Drift is thrilled to introduce you to our new series, "Price Action Concepts 101". This series aims to equip aspiring price action traders with the latest concepts, allowing traders to start implementing these strategies on Drift. To kick off the series, we will delve into the world of Fair Value Gaps (FVGs), a widely-used concept in price action trading.
Lesson 1: Fair Value Gap (FVG)
The Fair Value Gap (FVG) is a widely utilized concept among price action traders today as it aids in the development of trading strategies and decision-making in the markets. Though its origin is uncertain, it is believed to have been popularized by the Inner Circle Trader.
What Is A Fair Value Gap?
Before diving into the practical use of the Fair Value Gap in trading, it's crucial to have a clear understanding of what it is and how to identify it on your charts. The Fair Value Gap, or FVG, is a widely utilized tool among price action traders to detect market inefficiencies or imbalances. Sometimes you will even see them labeled as inefficiencies by other traders. These imbalances arise when buying or selling pressure is significant, resulting in a large upward or downward move, leaving behind an imbalance in the market.
The idea behind FVGs is that the market will eventually come back to these inefficiencies in the market before continuing in the same direction as the initial impulsive move. FVGs are important since traders can achieve an edge in the market. Price action traders can also use these imbalances as entry or exit points in the market.
For a FVG to develop, there must be a set of three candles characterized by heavy buying or selling in the same direction. When there is a large move in either direction, a gap will be formed between the first candle's wick and the wick of the last candle, as illustrated in the figures below.
The illustration below does not depict a Fair Value Gap, as the previous candle's high level has counterbalanced the low level of the third candle. This price action is considered to be balanced.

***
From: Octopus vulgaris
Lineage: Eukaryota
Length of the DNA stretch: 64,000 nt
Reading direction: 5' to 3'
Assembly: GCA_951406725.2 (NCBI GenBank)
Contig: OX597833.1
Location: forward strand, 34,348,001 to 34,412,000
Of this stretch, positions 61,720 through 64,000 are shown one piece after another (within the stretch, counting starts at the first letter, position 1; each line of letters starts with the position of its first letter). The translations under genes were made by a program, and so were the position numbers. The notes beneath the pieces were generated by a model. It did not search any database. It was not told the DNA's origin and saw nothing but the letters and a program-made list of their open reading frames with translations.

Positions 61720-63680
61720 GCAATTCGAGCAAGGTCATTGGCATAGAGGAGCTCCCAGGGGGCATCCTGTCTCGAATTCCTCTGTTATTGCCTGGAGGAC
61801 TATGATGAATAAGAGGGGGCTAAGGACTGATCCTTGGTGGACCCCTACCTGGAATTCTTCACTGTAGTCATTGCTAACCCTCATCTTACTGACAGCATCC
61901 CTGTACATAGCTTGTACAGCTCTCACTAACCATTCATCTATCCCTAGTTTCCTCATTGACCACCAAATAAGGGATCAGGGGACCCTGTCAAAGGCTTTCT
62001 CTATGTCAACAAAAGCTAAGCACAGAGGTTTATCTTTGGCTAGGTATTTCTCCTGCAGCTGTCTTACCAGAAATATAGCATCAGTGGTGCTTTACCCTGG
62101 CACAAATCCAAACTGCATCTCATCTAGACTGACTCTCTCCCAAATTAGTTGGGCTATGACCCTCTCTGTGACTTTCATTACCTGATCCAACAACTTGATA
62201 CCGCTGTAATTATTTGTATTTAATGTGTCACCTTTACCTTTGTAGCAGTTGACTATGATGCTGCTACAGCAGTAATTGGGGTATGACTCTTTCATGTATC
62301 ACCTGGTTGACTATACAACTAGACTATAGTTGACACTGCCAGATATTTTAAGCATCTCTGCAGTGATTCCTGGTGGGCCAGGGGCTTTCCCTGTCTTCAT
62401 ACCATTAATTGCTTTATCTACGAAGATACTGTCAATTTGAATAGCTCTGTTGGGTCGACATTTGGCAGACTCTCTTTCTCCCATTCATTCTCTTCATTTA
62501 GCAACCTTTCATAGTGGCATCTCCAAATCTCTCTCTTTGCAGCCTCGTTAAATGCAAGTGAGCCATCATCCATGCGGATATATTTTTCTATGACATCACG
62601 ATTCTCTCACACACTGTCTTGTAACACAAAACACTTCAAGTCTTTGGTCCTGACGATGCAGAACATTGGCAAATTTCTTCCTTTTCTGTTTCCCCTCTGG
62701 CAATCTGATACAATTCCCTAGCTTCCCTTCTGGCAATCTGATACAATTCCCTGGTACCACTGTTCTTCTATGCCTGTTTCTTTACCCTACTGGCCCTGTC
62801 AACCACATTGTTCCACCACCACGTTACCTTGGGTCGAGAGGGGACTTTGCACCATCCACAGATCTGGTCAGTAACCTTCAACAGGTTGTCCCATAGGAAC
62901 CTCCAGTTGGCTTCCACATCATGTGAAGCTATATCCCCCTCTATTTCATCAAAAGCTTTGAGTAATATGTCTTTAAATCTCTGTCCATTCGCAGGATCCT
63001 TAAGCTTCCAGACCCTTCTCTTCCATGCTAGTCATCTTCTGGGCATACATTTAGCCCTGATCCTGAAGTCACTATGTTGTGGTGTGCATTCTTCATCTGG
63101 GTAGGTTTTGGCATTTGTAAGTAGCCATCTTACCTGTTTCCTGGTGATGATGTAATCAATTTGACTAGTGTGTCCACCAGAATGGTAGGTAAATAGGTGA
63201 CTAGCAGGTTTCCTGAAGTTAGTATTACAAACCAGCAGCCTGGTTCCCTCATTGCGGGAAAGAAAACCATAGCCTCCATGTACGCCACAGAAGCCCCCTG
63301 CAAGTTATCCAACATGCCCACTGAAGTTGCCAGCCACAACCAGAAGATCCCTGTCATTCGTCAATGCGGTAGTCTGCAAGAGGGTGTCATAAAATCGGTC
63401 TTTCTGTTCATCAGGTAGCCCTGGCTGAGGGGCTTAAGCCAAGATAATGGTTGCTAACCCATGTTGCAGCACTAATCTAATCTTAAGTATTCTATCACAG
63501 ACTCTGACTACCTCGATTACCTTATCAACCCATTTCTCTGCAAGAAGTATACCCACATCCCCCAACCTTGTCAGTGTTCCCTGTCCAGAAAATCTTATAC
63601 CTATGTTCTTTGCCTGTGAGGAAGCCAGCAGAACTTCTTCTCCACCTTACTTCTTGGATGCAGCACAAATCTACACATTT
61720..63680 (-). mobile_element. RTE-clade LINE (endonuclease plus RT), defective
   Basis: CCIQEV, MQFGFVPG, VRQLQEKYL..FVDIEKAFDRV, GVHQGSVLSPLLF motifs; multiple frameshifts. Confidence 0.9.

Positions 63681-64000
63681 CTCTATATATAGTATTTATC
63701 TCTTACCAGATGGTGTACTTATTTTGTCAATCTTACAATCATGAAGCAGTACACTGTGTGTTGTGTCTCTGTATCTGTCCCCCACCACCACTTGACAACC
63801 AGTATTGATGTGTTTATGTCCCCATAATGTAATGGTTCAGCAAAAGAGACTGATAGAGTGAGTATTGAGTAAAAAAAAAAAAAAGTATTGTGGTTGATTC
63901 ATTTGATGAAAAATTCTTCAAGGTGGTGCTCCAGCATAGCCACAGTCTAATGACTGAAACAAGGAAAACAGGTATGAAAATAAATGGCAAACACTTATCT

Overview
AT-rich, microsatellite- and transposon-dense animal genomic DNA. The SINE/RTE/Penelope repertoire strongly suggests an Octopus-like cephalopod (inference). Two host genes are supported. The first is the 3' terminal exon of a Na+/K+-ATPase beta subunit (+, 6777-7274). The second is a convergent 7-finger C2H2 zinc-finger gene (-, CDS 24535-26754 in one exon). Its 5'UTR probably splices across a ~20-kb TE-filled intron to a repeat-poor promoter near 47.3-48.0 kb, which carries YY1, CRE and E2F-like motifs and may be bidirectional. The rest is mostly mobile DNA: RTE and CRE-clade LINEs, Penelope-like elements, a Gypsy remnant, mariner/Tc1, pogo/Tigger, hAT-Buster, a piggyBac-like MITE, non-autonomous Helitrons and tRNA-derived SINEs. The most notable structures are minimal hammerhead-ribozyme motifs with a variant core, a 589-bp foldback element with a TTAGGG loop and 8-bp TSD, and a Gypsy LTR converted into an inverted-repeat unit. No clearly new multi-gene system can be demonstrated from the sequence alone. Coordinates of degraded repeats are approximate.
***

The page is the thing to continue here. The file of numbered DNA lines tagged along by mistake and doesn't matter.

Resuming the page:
How To Use FVGs To Trade Price Action?
Fair Value Gaps (FVGs) can be found on all timeframes and there are numerous trading strategies that can be implemented using them. In this example, we will focus on utilizing FVGs for trend continuation after a significant impulsive move. As previously mentioned, we can anticipate the price to return to these FVGs before continuing in the same direction as the impulse move. Traders can take advantage of this by waiting for the price to reach the FVG area of interest and then entering a trade, targeting trend continuation.
For example, let's take a look at the Solana chart during its large run in January 2023. As seen on the left side of the chart, a FVG was formed and price consolidated over several days before it returned to test the FVG. Traders might have used this FVG as a key level of interest for entry into a long trade on SOL and rode it for further trend continuation.
How Can I Find FVGs On My Own?
Identifying Fair Value Gaps (FVGs) in the markets can be relatively straightforward due to their large impulse moves. However, if you need extra assistance, there are numerous free indicators available on TradingView that can aid in detecting these imbalances. Simply type in "FVG" or "Imbalance" in the search bar, and any of the top options should be able to assist you in identifying these imbalances in the market.
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Nothing in the text should constitute financial advice, Drift is not responsible for any losses that may occur by following the contents of this article. All content is provided here for educational purposes only.